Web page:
Bee Prepared

By Adrian Waring, NDB

All photos by Claire Waring.

This is an extract taken from an article in the November 2014 edition of Bee Craft. To read the full article see a copy of the November 2014 edition of Bee Craft. Back copies in electronic format can be purchased on line.

WINTER IS THE TIME TO GET READY FOR 2015

A beekeeper I used to know often said, ‘Beekeeping and fishing are the best hobbies in the world – they give you an endless opportunity to fiddle!’ And so they do. You can be led into hive making, honey showing, cooking, other hobbies, etc, etc.

What our hobby also has as a distinct asset is a close season when we can do very little to our bees. We are just approaching that close season – the winter. This is the time to take your annual break somewhere exotic and forget bees for a while. However, even sun, sea and sand can lost their appeal and you have ample time left to reflect on the season just gone and plan solutions to the problems you encountered. If you plan to repeat the same problems next year, then read no further!

‘Spare’ Equipment

The first thing to plan for is ‘spare’ equipment. When I stated with bees in 1961, I had none. Every hive was filled with bees. This meant that nothing was available to either deal with swarming colonies or to give a home to a free swarm.

Equipment

Make sure you have enough spare equipment for the season ahead

‘Spare’ equipment can be made or bought in the winter. If you can saw straight, you can make a beehive. You will never have a greater feeling of satisfaction than that of taking a crop of honey from a hive you have made yourself. Certainly supers can be produced in this way.

A decision that will affect what you make or buy is the system of swarm control you plan to use. If, for example, you want to make an artificial swarm, then you will be a ‘spare’ floor, brood chamber, inner cover, roof and full set of frames with foundation. If you decide to use the nucleus method, initially you will need a complete nucleus box and its frames. If your apiary space is limited, you can artificially swarm colonies over a suitable split board using the roof from the main colony but you will still need an extra brood box and frames together with the chosen type of board.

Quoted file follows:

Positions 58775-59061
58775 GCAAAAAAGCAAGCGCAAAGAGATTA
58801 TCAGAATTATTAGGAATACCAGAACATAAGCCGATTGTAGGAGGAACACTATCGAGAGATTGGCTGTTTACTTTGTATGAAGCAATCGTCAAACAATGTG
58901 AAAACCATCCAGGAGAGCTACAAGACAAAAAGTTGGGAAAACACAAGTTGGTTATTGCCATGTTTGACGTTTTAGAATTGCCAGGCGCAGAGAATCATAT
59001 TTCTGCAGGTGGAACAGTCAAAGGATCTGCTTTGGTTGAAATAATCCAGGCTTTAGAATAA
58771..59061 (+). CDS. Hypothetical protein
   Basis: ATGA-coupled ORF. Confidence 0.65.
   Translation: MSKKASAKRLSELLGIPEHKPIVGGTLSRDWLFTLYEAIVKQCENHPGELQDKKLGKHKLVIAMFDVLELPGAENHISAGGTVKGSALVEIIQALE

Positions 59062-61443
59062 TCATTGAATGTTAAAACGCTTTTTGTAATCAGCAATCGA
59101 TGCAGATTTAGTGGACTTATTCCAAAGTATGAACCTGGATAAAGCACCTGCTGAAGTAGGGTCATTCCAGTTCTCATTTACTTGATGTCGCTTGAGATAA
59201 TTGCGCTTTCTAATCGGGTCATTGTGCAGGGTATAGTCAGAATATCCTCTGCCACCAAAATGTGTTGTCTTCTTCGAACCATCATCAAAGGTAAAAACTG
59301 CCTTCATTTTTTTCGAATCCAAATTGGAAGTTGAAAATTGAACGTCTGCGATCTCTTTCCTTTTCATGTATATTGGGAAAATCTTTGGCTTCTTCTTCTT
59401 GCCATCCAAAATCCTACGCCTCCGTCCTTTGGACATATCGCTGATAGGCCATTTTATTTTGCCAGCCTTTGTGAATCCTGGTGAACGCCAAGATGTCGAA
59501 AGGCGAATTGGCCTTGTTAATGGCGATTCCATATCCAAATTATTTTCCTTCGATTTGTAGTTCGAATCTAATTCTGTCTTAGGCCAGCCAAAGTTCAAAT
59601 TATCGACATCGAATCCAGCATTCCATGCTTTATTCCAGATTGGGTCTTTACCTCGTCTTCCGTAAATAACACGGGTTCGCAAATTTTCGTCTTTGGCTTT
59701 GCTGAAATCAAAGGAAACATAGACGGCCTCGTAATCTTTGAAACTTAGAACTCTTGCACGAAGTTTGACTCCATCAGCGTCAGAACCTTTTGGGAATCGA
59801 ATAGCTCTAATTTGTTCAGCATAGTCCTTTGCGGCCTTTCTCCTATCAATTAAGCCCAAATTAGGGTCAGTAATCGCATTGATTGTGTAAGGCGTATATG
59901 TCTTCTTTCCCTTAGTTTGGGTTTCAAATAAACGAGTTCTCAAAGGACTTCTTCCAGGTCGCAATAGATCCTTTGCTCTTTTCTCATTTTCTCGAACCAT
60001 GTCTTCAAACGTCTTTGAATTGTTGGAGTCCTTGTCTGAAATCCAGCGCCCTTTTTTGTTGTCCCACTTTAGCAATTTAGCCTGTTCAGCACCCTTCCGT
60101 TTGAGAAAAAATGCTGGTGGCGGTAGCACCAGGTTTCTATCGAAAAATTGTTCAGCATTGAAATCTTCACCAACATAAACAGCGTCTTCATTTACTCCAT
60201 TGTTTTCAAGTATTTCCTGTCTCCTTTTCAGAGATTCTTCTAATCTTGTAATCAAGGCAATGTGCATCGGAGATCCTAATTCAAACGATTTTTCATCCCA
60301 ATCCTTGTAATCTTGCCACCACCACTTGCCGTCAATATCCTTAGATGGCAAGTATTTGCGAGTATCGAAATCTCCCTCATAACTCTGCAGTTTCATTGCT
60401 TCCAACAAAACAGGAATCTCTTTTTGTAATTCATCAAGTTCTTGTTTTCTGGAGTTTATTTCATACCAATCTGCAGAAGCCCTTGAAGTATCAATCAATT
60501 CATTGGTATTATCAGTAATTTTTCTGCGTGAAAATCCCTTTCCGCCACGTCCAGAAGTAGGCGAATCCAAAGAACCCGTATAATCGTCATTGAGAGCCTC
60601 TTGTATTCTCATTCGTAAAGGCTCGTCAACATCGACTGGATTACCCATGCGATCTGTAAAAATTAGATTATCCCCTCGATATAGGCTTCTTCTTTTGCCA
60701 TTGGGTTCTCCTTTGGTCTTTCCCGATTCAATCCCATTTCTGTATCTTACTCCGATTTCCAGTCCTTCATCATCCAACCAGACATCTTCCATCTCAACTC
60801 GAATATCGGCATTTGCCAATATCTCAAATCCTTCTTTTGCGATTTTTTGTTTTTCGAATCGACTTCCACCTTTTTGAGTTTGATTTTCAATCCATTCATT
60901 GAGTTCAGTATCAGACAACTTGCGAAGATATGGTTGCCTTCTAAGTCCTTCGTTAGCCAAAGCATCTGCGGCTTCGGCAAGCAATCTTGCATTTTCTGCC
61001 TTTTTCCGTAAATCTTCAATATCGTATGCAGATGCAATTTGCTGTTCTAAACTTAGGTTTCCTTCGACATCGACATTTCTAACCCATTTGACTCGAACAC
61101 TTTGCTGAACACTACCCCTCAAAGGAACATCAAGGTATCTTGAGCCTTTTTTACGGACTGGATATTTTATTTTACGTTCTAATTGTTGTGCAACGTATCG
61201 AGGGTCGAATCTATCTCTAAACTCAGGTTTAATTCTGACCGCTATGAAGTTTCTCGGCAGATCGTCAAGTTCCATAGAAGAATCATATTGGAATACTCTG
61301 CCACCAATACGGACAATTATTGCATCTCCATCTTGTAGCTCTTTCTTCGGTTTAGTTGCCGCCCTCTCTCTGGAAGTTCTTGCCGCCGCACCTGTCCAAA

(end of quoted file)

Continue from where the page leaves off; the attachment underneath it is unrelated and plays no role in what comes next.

I mentioned supers earlier on. Putting a super on a hive increases its internal volume. Not giving a colony that is growing in size this extra room will almost certainly cause it to swarm.

You will find it easier to scrape wax and propolis off a queen excluder after it has been out in the open over winter

You will find it easier to scrape wax and propolis off a queen excluder after it has been out in the open over winter

Woodpecker damage, which needs mending, and protection against it

Woodpecker damage, which needs mending, and protection against it

 

 

 

 

 

 

 

 

 

Keeping Up To Date

  • It is important to keep up with the ‘cutting edge’ of beekeeping.
  • It is important to go to meetings and talk to other beekeepers.  I have picked up innumerable tips from such conversations which have saved me time and money.
  • It is important to read beekeeping magazines and books, if only to be aware of the proximity of pests like small hive beetle.

One thing I have learned since 1961 is this. The more attention you pay to your hobby, the more you will enjoy it.

Happy beekeeping in 2015!

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